Skier, 13, dies in snowmobile collision |

Skier, 13, dies in snowmobile collision

Matt Zalaznick
Special to the Daily/John F. Russell/Steamboat PilAshley Stamp competes at the J-4 Junior Olympics in Steamboat Springs in 2003. Stamp, 13, died Saturday after she collided with a snowmobile while skiing down the Golden Peak race course on Vail Mountain.

VAIL – A 13-year-old skier warming up for a race was killed Sunday morning when she collided with a snowmobile on Vail Mountain. Ashley Stamp, described as a promising young ski racer, of Steamboat Springs, was apparently skiing fast in the Golden Peak Race Arena when she collided with a snowmobile carrying two members of the race crew, said Sgt. Shawn Olmstead of the Colorado State Patrol.”As it stands now, I don’t see fault on the part of either victim,” Olmstead said Sunday, stressing the State Patrol’s investigation was still in its infancy and that there were witnesses yet to be interviewed. The cause of death was blunt force injury to the chest, said Eagle County Coroner Kara Bettis. She has ruled Stamp’s death an accident, she said. Stamp, a seventh-grader at Steamboat Springs Middle School and racer with the Steamboat Springs Winter Sports Club, has been called one of the group’s “brightest talents.” Her parents, who were in Vail Sunday, were unavailable for comment. The collision occurred in one of those blind spots on ski mountains where a flatter area meets a ridge and drops off more steeply. Stamp and the driver of the snowmobile could not see one another as they approached, Olmstead said. “The hill comes down and levels off just slightly … then it drops down,” Olmstead said. “They met right there where the flat part meets the grade.”The snowmobile had its siren sounding, had a headlight lit and a 6-foot flag flying from the back as it headed up the hill at about 10 mph, Olmstead said.

Stamp was wearing a helmet and headphones, but it’s not clear if music was playing, Olmstead said.The driver of the snowmobile, a 27-year-old Vail man, was “quite upset and traumatized,” Olmstead said. ‘Tough competitor’Last year, Stamp raced in the Whistler Cup, considered an international junior Olympics. Sunday’s race, part of the Rocky Mountain Division Series, was canceled, Vail Mountain spokeswoman Jen Brown said. A candlelight vigil for Stamp was planned Monday at the base of the Howelsen Hill ski area in Steamboat Springs, where she had trained, said Andy Wirth, president of the Steamboat Springs Winter Sports Club board of directors.”The entire Winter Sports Club, our athletes, coaches and staff, are devastated by this tragedy. Ashley Stamp represented the absolute best of this club,” Wirth said. “Our prayers go out to the Stamp family.”Tony Nunnikhoven, former Alpine director of the Winter Sports Club, described Stamp as a tough competitor who loved the sport and her teammates and never missed a practice. She was “the kind of athlete who defines the game for the rest of us,” he said.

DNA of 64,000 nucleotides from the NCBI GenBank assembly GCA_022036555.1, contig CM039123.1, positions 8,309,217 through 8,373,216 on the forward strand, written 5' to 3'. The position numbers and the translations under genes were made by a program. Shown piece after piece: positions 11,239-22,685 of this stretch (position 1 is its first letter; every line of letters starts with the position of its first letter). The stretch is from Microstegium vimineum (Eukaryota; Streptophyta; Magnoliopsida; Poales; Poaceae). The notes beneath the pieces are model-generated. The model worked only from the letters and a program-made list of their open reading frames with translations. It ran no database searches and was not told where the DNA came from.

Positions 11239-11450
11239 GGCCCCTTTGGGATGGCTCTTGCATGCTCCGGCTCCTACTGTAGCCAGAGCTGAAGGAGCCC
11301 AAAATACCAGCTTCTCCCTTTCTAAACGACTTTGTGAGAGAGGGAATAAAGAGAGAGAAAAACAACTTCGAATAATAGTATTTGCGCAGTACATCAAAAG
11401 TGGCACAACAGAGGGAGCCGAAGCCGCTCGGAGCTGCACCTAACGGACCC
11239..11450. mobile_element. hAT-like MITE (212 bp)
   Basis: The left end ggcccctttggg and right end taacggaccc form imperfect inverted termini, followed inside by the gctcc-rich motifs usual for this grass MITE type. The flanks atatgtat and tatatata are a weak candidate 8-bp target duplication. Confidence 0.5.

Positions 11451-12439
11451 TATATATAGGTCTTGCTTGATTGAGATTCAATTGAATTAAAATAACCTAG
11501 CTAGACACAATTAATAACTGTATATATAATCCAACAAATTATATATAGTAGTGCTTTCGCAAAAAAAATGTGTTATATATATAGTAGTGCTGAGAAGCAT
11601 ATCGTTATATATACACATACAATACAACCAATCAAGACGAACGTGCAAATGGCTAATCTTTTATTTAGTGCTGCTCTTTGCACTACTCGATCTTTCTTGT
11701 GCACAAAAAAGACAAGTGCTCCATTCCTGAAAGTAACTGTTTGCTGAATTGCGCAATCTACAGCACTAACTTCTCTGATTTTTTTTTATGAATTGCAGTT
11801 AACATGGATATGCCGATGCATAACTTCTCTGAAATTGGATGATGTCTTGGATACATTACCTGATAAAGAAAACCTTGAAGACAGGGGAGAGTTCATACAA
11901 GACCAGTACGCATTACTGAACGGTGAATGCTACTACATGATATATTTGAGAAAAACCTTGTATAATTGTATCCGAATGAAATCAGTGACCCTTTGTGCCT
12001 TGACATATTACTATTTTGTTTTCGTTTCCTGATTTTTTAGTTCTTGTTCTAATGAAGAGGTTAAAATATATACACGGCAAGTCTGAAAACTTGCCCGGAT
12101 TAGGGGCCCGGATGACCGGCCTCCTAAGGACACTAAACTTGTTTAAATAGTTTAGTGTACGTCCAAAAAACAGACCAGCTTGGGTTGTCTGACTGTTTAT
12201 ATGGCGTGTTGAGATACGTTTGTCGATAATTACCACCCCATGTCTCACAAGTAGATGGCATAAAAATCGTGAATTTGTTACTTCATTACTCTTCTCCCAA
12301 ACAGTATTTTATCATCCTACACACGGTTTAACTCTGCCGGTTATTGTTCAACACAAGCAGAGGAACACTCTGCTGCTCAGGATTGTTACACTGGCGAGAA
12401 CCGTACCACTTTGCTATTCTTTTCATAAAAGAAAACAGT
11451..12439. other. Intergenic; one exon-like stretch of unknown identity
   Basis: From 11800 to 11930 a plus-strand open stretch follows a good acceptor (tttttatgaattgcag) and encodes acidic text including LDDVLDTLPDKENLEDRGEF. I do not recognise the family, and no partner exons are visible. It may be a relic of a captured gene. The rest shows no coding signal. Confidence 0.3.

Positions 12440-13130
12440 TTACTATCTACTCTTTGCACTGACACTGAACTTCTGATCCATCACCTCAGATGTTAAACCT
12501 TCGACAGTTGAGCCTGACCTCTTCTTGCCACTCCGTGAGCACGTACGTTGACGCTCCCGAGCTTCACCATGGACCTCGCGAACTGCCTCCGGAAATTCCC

He called Stamp “one of our brightest talents at the Winter Sports Club and in our community as a whole,” an athlete with big dreams and hopes for skiing and everything else life had to offer.”Her future was so bright,” Nunnikhoven said. Other race participants were higher up the slope from the collision. The closest witness was 20 to 30 feet away, Olmstead said. Members of Vail Ski Patrol treated Stamp before she was taken to Vail Valley Medical, where she was pronounced dead. “On behalf of the entire Vail Resorts family, our deepest sympathies, condolences and support go out to the girl’s family and friends, to the close-knit racing community and to the entire community of Steamboat Springs,” Vail Mountain’s chief operating officer, Bill Jensen, said Sunday. Second death

Stamp’s death was the second at Vail this week and the second of the ski season.The body of 42-year-old Michael Combs, who lived in the Los Angeles area, was found near the bottom the Riva Ridge run Tuesday after he had been missing for almost 20 hours. Combs had been with his girlfriend – 32-year-old Alison Eastwood, the daughter of film legend Clint Eastwood – but split up with her, complaining he wasn’t feeling well. He apparently suffered a seizure on the way down the mountain. Eastwood called authorities when Combs failed to meet her in Vail Village. Steamboat Springs Pilot & Today reporter Susan Cunningham and the Associated Press contributed to this report. Vail Colorado

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